Statistics show that it’s 9 year old boys who are most at risk of electric shock because they seem to be fascinated by how things like toasters work and are likely to poke a fork down into small appliances. It’s important to know that there is a risk of shock if the plug is still in the socket, even if the toaster is switched off.

However, toddlers are also at risk simply because they tend to do things you don’t expect and can move very quickly.

For instance, many toddlers love to put things into containers and think it’s fun to throw their dummy or toys into the bath if they get a chance. This can still be a game to them when a sibling is in the bath. In fact, one toddler threw a fan heater that was switched on into a bath full of water where his older brother was playing.

The result could have been fatal except that the cord was a little short and the force of the throw jerked the plug far enough out of the socket to break the connection. Other toddlers see a hole in the wall and want to poke something into it. They don’t understand that it’s an electric socket. So here are some tips to keep your toddlers safe from electricity.

  • Only have a wall heater in the bathroom. This makes it safe from water splashes as well as being picked up by a toddler.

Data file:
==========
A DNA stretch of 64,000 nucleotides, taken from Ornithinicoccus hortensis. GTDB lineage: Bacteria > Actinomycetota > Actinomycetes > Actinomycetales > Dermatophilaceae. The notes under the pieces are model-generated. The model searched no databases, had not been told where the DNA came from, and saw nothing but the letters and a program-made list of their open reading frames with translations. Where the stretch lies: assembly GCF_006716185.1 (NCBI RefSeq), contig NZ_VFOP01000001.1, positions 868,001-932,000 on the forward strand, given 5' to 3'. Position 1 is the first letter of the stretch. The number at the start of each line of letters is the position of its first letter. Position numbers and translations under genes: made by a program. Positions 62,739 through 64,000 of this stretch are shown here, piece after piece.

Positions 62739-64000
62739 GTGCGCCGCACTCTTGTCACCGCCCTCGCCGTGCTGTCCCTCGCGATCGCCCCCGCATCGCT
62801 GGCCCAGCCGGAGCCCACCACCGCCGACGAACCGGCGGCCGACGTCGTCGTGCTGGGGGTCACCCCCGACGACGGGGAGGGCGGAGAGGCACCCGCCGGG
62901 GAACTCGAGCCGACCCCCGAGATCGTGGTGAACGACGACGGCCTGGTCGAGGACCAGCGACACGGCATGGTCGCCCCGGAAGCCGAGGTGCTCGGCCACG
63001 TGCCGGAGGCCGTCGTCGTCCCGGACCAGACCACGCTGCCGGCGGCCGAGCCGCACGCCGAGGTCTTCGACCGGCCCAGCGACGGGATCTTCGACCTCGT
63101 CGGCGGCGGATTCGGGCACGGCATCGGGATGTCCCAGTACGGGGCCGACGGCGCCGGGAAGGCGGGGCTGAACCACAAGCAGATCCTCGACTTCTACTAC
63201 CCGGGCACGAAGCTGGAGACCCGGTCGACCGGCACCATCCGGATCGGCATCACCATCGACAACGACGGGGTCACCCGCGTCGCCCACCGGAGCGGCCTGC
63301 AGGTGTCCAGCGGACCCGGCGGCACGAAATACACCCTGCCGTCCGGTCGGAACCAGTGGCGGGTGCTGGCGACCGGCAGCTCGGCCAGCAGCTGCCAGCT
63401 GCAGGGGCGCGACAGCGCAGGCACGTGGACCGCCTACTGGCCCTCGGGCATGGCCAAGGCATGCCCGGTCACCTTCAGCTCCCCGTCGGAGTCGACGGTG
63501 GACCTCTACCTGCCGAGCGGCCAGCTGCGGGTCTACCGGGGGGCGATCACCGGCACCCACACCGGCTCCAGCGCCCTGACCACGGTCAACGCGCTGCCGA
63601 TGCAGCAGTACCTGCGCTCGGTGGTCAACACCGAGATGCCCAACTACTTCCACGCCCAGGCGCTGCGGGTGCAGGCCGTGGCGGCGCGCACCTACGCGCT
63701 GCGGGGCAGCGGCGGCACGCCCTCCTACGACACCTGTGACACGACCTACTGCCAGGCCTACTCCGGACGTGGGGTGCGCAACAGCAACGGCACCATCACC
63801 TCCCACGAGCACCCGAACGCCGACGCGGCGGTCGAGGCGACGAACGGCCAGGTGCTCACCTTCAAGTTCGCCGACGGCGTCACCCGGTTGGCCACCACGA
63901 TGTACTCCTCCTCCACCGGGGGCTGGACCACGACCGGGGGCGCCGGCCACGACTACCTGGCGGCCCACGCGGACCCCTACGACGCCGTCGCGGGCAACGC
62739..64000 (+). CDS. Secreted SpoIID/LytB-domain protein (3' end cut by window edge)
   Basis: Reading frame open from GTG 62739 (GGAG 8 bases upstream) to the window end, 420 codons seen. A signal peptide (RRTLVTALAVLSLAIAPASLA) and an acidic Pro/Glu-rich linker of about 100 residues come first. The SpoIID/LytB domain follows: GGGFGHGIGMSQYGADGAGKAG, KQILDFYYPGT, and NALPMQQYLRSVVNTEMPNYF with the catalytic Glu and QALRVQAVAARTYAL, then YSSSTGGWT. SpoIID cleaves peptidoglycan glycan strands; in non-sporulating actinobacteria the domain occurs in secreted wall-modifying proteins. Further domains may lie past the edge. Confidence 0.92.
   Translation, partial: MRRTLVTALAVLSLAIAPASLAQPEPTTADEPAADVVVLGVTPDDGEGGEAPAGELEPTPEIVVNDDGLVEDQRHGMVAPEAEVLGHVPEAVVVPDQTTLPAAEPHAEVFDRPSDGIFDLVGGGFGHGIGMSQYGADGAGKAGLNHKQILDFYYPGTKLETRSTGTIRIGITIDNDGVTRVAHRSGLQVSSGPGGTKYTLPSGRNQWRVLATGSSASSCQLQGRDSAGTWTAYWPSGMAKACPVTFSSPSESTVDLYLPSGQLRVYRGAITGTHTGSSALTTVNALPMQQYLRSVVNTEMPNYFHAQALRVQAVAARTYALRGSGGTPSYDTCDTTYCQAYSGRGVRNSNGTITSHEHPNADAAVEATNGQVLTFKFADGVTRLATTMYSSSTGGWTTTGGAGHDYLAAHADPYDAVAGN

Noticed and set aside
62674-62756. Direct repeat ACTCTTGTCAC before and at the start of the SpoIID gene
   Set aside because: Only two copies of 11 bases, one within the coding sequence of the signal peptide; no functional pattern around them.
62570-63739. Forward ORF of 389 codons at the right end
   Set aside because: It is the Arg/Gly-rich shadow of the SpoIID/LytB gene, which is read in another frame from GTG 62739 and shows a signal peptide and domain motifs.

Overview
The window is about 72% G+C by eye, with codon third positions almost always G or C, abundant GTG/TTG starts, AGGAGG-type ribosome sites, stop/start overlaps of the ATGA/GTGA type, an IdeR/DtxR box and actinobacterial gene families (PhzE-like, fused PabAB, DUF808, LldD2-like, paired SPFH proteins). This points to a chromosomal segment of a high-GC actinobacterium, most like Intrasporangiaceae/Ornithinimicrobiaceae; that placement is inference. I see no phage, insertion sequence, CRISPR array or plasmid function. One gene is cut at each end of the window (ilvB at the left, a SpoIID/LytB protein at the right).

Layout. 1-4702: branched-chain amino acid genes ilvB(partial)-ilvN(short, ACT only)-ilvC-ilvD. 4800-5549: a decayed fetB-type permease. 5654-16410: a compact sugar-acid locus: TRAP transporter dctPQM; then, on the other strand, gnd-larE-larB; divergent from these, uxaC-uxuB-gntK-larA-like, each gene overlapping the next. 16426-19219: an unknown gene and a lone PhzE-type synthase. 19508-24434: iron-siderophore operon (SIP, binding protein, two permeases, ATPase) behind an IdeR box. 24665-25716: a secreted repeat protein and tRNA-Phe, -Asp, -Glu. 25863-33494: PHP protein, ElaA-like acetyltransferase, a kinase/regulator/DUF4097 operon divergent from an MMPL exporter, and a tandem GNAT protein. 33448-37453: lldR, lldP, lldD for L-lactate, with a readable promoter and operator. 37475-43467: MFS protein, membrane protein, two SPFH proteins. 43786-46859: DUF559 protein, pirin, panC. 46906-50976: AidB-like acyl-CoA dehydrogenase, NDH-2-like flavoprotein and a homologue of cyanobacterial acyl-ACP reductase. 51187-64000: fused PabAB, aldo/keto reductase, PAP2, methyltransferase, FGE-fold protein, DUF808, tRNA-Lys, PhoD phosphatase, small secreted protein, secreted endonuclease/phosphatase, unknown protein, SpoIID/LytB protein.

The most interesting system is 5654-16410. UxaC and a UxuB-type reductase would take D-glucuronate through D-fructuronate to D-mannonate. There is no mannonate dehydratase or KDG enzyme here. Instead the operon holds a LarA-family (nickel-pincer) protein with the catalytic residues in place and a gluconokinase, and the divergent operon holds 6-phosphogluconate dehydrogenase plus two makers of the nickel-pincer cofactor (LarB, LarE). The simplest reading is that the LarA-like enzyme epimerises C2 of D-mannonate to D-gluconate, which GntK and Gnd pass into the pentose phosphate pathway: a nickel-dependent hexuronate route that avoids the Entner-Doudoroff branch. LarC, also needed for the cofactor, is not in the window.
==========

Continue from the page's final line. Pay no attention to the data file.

• Use safety plugs on all your power points, even the ones you don’t think your toddler can see or reach.
  • Don’t leave cords within reach of toddlers as they are sure to pull them or even bite them.
  • Don’t leave cords across a walkway, even under a mat as they can still be a tripping hazard and it forces wear and tear onto that part of the cord.
  • Keep toasters and kettles well out of reach and unplug them when not in use, don’t just rely on them being switched off.
  • Teach your older children how to be safe around electricity. For instance, if bread gets stuck in the toaster, teach your child to unplug it before poking it out with a fork or finger.
  • Also teach them to hold the plug on the end of the cord to pull it out, not the cord itself. Pulling on the cord is dangerous and can snap the wires inside.
  • Never handle switches or appliances with wet hands, or if you are wet from the shower.
  • Never allow kids to climb onto the roof to get a ball, or to poke one down with a rake, in case they touch the electricity wires.
  • Don’t allow kites or other flying toys to be used near power lines
  • Don’t allow your toddlers to stay in their paddle pool when a thunderstorm is brewing. Water is a good conductor of electricity and lightning is likely to strike near enough to be dangerous.